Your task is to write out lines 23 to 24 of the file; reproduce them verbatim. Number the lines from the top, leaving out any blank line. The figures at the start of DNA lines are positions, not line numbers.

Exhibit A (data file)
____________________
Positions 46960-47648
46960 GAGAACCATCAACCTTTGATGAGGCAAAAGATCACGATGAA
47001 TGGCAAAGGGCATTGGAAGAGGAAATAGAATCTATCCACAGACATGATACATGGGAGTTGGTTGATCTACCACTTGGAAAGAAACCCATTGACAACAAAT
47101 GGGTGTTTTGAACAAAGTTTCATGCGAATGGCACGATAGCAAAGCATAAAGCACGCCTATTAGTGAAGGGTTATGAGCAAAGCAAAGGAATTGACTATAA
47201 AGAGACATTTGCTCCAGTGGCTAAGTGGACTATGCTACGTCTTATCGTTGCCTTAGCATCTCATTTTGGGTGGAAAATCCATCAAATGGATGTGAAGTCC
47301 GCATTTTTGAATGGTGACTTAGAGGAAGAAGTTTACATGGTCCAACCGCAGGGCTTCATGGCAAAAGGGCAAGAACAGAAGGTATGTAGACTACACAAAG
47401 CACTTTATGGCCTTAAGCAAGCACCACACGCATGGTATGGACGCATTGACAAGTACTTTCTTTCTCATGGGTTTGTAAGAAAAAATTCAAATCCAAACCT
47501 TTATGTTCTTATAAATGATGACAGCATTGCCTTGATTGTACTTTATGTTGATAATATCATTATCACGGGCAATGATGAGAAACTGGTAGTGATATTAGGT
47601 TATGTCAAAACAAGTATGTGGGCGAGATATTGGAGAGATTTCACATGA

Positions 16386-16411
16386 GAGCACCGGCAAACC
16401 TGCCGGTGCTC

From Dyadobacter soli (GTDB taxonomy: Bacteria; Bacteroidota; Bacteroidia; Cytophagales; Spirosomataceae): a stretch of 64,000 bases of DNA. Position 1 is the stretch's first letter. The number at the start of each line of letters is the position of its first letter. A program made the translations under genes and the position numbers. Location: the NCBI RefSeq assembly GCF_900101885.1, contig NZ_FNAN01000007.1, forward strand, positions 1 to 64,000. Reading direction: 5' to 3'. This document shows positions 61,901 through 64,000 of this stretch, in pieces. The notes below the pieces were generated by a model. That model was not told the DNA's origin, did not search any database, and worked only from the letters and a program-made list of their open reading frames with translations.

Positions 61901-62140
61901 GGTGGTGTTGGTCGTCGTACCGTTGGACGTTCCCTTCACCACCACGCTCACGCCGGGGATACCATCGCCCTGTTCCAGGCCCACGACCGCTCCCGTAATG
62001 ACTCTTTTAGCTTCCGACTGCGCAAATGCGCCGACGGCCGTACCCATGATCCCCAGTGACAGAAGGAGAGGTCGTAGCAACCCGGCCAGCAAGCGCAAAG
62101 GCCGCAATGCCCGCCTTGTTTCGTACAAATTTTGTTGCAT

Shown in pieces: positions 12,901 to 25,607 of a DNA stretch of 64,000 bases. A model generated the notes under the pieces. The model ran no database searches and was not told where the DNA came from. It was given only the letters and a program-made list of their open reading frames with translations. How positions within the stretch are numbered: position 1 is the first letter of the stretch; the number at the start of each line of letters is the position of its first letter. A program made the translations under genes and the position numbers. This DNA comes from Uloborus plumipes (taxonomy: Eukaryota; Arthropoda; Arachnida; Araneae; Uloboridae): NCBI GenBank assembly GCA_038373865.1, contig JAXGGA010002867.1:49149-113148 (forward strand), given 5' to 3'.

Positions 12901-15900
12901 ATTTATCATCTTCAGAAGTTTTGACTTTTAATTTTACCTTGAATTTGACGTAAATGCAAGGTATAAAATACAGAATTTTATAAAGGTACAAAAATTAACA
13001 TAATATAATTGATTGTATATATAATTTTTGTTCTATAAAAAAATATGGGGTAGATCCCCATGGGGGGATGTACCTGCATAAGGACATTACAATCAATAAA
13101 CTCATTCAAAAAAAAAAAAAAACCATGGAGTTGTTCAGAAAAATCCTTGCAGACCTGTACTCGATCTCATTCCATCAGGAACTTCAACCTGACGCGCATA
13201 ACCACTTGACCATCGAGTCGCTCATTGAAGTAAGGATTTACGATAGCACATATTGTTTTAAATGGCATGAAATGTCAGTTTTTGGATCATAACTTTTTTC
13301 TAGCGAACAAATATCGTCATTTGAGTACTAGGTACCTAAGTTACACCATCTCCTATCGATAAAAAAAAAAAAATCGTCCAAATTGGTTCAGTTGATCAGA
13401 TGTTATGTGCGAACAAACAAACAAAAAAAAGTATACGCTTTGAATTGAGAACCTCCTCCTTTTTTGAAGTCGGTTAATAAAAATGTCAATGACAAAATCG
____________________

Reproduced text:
13201 ACCACTTGACCATCGAGTCGCTCATTGAAGTAAGGATTTACGATAGCACATATTGTTTTAAATGGCATGAAATGTCAGTTTTTGGATCATAACTTTTTTC
13301 TAGCGAACAAATATCGTCATTTGAGTACTAGGTACCTAAGTTACACCATCTCCTATCGATAAAAAAAAAAAAATCGTCCAAATTGGTTCAGTTGATCAGA